“It’s just a small rock,” she said of University’s outer moon. “I wouldn’t imagine you’d see much.”
“No. You don’t.” Albert walked over to the V-section and sat. He turned to Meredith. “Enjoying yourself so far?”
“Oh, what girl wouldn’t?” She sat opposite Albert, the triangle-shaped table between them. “You know, it’s not every student in that class who has a study partner with their own spaceship.” Meredith stared hard at Albert. “This is yours, isn’t it?”
He nodded. “Sure.”
“What’s the acceleration profile on Liberator?” It wasn’t hard for Meredith to come across as curious, because she was.
Albert was quick with his answer. “Thirty gs.”
“The Princess-class has a maximum profile of twenty gs.”
“Princess-class?” Chuckling, Albert asked, “You identified it with one look?”
Meredith pointed to herself. “Hey: hyperspace engineer, remember? I love ships. I can identify most without having to tap into the web.” She laid her hands in her lap. “So the ship is modified.”
“Yeah, she’s got a few mods.”
“Like the ram scoops?”
“You noticed those, too?”
“Need I say it?”
A silence fell over the cabin. Meredith saw that Albert was thinking, but about what, she didn’t know. She didn’t want him to change the subject, so after almost ten seconds she said, “Those type of mods—that’s pretty much military grade tech.”
Another five seconds passed before Albert stopped twiddling this thumbs and set his hands upon the table. “I know a few people.”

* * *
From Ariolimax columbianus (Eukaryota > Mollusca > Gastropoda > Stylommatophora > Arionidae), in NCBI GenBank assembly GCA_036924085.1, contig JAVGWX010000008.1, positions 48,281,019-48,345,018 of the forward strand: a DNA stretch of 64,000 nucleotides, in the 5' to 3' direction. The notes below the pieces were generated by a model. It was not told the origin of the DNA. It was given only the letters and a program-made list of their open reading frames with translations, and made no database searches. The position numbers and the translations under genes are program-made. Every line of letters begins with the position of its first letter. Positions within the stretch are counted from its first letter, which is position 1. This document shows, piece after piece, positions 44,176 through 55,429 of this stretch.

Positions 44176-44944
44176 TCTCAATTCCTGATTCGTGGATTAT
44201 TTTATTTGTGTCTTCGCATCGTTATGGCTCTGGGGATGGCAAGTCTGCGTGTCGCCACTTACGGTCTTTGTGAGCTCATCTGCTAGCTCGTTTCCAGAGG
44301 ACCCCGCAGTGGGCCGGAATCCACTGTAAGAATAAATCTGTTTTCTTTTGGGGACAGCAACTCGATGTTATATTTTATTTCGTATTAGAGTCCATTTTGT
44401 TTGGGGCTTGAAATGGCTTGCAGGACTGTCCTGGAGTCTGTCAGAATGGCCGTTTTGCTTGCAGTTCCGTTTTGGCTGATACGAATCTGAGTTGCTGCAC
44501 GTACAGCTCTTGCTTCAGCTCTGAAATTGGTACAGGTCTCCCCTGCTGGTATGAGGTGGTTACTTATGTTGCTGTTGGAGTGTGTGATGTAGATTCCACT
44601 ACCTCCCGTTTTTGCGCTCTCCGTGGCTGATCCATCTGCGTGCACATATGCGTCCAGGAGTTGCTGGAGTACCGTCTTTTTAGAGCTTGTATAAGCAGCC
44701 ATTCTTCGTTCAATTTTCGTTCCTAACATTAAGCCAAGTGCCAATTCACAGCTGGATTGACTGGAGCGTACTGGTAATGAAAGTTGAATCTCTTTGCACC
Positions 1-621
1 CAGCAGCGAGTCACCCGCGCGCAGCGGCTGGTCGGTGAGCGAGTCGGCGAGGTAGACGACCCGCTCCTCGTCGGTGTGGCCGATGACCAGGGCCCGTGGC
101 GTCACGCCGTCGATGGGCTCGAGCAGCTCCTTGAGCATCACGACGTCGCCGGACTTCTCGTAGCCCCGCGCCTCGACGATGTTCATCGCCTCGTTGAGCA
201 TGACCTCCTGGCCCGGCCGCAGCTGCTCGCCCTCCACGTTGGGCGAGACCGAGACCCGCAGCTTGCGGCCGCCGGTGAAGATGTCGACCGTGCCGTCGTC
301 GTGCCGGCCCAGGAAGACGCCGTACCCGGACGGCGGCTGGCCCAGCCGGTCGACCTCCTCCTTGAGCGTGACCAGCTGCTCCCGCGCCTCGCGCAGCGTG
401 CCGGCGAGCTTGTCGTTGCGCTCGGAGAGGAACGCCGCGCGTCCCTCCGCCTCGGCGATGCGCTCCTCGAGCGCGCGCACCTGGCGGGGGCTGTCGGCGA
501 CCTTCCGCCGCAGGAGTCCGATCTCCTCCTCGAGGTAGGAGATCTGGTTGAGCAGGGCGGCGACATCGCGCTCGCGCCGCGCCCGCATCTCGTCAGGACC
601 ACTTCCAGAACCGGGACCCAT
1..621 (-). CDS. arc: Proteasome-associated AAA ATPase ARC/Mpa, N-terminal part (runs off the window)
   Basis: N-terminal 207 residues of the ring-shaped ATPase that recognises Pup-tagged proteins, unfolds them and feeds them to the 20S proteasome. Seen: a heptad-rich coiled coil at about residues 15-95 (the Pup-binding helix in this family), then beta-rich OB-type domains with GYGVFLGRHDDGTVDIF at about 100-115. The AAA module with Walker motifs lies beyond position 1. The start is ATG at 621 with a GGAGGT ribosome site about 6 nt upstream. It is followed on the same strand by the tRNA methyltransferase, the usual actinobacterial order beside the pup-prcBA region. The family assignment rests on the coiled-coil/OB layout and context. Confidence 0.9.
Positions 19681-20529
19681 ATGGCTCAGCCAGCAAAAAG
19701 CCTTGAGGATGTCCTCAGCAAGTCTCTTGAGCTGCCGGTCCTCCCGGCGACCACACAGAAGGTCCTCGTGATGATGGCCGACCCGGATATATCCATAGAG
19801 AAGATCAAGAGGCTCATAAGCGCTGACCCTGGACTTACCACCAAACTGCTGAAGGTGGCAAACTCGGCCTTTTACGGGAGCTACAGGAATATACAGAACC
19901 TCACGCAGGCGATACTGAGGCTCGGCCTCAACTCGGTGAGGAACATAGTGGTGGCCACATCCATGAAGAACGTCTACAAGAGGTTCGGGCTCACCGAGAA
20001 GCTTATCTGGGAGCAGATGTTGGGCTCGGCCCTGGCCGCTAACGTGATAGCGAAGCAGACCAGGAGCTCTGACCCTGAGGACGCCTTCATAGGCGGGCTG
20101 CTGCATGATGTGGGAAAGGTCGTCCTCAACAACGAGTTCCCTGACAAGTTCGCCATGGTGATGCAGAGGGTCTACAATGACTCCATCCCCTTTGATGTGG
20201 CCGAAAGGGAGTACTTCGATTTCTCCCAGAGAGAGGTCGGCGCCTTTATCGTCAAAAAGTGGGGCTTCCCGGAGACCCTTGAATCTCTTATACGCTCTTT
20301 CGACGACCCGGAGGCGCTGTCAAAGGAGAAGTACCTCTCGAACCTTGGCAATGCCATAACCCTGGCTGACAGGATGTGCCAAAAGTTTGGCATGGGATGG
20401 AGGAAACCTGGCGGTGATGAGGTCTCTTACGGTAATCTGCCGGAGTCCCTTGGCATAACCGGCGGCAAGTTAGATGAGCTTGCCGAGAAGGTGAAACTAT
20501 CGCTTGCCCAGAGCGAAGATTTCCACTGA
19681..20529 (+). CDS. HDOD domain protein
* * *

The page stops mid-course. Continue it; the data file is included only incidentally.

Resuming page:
“The same people got you a HM designation.”
“Albert . . .” Meredith shook her head. “What do you do?”
He didn’t miss a beat. “A little bit of everything.”
Albert considered blurting out his secrets, everything about him that he’d told Cytheria he’d not discuss when he got into class and began interacting with other students. I so want to tell her, he thought. I so want her to know everything about me—and it’s not like she’s going to be able to get up and leave afterwords—
He also knew it was impossible for him to tell her these things. Not only would he be pissing Security Service off, but he’d likely be in violation of more than a few Rules of the Empire. My just being here is a Secret of the State—and no way in hell I can tell her about my better half . . .
Meredith saved him, however. “You do things for the government, don’t you?”
“Yeah, a few things,” he said, nodding. Well, I’m not lying—
“Anything you can talk about?”
“Not really.” Albert cleared his throat. “I mean, it’s not like I’m like a secret agent—”
“Who just happens to have his own spaceship!” she said, laughing. “Not a very good cover, mate!”
“No, it isn’t.” Albert joined in the laughter, the sound filling the cabin for a few more seconds. For the first time today, both Meredith and Albert looked happy and relaxed, knowing that all they had to do now was wait for Maggie to finish setting things up, getting the telescopes calibrated, and waiting for CQ Draconis to put on its show.
That was when Meredith asked the question she’d not though of until now: “How long are we going to be up here?”
Albert had that figured that out as well. “Well, this afternoon and evening, then tomorrow, and then . . .” He shrugged. “I figure most of the show will be picked up by the stuff on the ground by late Friday."
Meredith hadn’t considered how much time they were going to spend up here. She didn’t pack anything for any sort of extended stay, but then . . . With this sort of ship, if I need something, anything, Maggie can probably create it for me.
There was another issue, however— “Albert, I know we’re suppose to be observing, but we can’t do that all the time. What else are we going to do?”
Not surprisingly, he also had an answer for that question. “You ever wear powered armor?”
Did you like it? Hate it? Did it make you look for sharp objects? Do you want Maggie's number? Have you worn powered armor? Leave a comment and Tell Me!